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You're probably right that search engines could have trouble identifying the right pages if the sitemap can't be edited, so only the old URLs will be listed there, not the new ones. If you can add new pages & create redirects, then this might be your best solution: Create your new pages Redirect (301) to them from the old URLs Create a new sitemap ...


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You're thinking right. Use 301 redirects from the old pages to the new pages. I'd recommend advertising only the new URLs in your sitemap that point to actual webpages with content people can see. It is not necessary to advertise the old URLs since Google automatically follows redirects. Eventually, Google will only index the new URLs and remove the old ...


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1) Correct. You only really need to add the non-www version. Google treats www and non-www as separate websites. Same goes for http or https (if that is a factor for you). https://support.google.com/webmasters/answer/34592?hl=en 2) See the article above for why you'd need a separate website. The main reason, from that article, is that "Search Console data ...


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For Q1: Provided your redirect from www.example.com to example.com forces all requests to be redirected and doesn't just apply to your root folder for example, then you will not need to add www.example.com to your Webmaster Tools as a property. For Q2: This feature of Webmaster Tools is more helpful for setting a preference between SSL and non-SSL versions ...


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If your canonical tag points to the URL with the extension then is what search engines will cache and index. So the URL with the extension will be in the search results. But you have to ask yourself this, If search engines cannot see any internal links with the exception of the canonical URL on your site, what value would they place on a page if the site ...


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Using .htaccess You do this with a simple .htaccess rule by detecting the browsers Accept-Language (read here). RewriteEngine on RewriteCond %{HTTP:Accept-language} ^en-GB [NC] RewriteRule ^$ https://example.co.uk [L,R=301] Using PHP You can do this with a programming language to perform a lookup (I generally use a 3rd party open API) then send the 301 ...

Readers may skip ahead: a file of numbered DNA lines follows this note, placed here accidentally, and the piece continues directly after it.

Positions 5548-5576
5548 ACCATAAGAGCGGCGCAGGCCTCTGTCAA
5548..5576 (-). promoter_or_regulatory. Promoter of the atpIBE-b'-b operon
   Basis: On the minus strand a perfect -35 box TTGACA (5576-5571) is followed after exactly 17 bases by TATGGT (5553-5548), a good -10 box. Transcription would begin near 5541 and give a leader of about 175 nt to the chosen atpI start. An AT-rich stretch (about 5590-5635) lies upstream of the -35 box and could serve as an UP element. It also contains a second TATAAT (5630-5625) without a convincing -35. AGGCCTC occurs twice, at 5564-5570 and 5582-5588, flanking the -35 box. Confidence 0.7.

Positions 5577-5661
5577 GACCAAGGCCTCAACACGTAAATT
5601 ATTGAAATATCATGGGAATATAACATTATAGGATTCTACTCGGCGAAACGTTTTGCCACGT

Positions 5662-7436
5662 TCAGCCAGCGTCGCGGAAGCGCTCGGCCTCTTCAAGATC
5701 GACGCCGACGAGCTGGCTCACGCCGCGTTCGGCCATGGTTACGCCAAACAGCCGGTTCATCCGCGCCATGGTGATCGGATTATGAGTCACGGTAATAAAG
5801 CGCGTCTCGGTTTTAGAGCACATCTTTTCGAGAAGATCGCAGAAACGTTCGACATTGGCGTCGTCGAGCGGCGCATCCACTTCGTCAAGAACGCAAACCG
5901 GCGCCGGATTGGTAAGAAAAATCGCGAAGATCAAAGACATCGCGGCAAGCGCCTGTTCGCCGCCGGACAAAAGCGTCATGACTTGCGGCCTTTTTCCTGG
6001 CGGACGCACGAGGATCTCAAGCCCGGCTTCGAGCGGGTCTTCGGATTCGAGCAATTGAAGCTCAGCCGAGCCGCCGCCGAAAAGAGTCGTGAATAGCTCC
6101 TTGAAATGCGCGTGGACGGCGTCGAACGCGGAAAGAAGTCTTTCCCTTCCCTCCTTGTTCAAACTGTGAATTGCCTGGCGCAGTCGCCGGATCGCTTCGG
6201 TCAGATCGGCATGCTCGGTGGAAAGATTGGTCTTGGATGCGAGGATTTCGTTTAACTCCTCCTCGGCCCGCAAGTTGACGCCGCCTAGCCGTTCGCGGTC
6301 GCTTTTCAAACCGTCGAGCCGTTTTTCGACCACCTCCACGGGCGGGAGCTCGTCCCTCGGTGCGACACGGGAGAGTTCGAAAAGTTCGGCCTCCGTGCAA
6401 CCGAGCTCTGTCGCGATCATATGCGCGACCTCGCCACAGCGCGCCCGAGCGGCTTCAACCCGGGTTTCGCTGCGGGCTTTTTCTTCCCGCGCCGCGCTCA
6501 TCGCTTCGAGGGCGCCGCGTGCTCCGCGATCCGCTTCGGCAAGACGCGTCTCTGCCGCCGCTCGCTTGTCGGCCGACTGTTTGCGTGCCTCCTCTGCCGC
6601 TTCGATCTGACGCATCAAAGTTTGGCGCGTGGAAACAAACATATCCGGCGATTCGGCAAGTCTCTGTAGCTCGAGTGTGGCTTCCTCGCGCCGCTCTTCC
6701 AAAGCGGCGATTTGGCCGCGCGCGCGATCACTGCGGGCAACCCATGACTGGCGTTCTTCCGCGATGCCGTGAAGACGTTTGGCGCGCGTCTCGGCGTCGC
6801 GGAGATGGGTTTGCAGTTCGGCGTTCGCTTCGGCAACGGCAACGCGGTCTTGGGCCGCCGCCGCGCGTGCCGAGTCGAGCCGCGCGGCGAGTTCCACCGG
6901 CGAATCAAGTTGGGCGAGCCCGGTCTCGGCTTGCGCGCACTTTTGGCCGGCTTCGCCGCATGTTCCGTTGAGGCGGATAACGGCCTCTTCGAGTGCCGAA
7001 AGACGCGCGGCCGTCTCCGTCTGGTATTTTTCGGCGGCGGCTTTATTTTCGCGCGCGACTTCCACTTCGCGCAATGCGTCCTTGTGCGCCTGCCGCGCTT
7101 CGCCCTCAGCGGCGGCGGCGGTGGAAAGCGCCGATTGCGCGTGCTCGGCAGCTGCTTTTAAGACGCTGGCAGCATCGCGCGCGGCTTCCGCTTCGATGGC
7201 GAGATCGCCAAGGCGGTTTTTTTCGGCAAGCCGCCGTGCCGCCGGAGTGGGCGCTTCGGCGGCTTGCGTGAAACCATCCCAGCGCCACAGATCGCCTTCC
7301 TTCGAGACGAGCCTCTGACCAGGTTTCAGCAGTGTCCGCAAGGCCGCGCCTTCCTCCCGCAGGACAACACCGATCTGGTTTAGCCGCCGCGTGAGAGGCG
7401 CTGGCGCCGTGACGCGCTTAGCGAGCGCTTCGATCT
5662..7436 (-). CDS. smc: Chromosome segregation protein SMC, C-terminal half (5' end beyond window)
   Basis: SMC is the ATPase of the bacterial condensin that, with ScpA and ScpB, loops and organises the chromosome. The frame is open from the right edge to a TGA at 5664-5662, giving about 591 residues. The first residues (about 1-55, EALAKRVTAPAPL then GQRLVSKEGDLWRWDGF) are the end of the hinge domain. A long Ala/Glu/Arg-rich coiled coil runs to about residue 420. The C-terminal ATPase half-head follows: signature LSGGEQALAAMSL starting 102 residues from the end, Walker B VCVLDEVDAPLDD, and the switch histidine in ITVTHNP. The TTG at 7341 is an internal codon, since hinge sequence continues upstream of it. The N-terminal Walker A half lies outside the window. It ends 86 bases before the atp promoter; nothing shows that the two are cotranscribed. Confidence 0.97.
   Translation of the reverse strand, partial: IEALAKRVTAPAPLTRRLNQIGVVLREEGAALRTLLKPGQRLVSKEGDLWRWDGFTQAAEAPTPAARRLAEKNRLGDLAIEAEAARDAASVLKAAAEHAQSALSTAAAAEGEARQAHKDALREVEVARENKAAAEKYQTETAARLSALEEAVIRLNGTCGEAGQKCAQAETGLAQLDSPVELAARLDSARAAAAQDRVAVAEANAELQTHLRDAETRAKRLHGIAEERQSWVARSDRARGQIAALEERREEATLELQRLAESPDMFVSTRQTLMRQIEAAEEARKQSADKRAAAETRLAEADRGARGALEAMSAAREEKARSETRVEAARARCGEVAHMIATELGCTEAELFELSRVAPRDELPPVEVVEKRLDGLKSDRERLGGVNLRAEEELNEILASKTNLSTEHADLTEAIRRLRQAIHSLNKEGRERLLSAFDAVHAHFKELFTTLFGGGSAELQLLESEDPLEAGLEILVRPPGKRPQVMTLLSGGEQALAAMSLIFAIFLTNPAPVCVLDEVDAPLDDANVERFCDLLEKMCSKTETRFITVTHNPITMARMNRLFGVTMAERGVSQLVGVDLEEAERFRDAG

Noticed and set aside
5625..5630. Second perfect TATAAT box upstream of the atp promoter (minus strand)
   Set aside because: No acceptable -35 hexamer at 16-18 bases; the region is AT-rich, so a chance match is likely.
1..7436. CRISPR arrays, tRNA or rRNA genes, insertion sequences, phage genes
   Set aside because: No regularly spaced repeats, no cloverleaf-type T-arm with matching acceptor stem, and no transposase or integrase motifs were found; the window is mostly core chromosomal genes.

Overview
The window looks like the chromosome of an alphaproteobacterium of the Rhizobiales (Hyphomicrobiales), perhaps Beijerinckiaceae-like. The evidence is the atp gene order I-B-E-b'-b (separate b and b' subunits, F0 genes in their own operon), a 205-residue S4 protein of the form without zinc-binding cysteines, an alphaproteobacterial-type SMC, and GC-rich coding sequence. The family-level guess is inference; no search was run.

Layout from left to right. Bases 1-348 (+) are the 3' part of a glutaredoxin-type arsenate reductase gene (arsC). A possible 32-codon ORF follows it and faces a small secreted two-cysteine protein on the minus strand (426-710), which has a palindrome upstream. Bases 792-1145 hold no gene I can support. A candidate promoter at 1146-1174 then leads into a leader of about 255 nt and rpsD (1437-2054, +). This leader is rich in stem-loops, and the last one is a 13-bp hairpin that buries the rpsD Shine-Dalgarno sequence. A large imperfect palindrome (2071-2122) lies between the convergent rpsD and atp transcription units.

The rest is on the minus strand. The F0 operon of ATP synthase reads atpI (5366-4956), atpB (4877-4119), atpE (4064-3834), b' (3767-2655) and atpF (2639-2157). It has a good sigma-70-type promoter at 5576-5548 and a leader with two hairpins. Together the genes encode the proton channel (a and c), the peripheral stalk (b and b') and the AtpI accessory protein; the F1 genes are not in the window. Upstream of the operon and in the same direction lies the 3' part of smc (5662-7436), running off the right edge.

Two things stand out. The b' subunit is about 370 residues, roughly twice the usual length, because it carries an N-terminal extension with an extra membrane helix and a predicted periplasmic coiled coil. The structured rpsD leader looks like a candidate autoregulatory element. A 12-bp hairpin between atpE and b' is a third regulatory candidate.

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Your best option is probably to verify using DNS. This will work no matter what sort of redirects you have in place. It also doesn't require you to keep up with any special redirect rules. According to Google's help page, you should: On the Search Console Home page, click the Manage Site button next to the site you want, and then click Verify this ...


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Try this: RewriteCond %{REQUEST_URI} !^/mygooglefile.txt$ [NC] RewriteRule ^(.*)$ http://www.example.com/$1 [R=301,L] Of course you will need to change the file name and the target domain name.


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The TL;DR answer: 301 redirect - Tech version of "Hello, I no longer use /requested-url, instead I use /this-new-url. Please update your information accordingly." Canonical - Say to the bots: "Hi. For this page, I prefer /this-url as url. If you've indexed this page with another url, please disregard that one and use this one.


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RewriteRule ^login$ /login.php? [L,R=301] You need to remove the ? on the end of the RewriteRule substitution. This is effectively creating an empty query string, removing anything that is passed in the request. RewriteRule ^login$ /login.php [L,R=301]


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The canonical link type is not supported by all user agents, and even if a user agent supports the canonical link type, it may decide to ignore it, so users would end up on the "wrong" URL. So a 301 redirect is preferable. This is also the recommendation of the canonical RFC: Before adding the canonical link relation, verification of the following is ...


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"Why not both?" But more serious, you want them both. Use 301 to correct searchengines, and use canonical to indicate preference. The 301 is the most important one, since that also tell SE's that you dont use the trailing slash url, but the one without.



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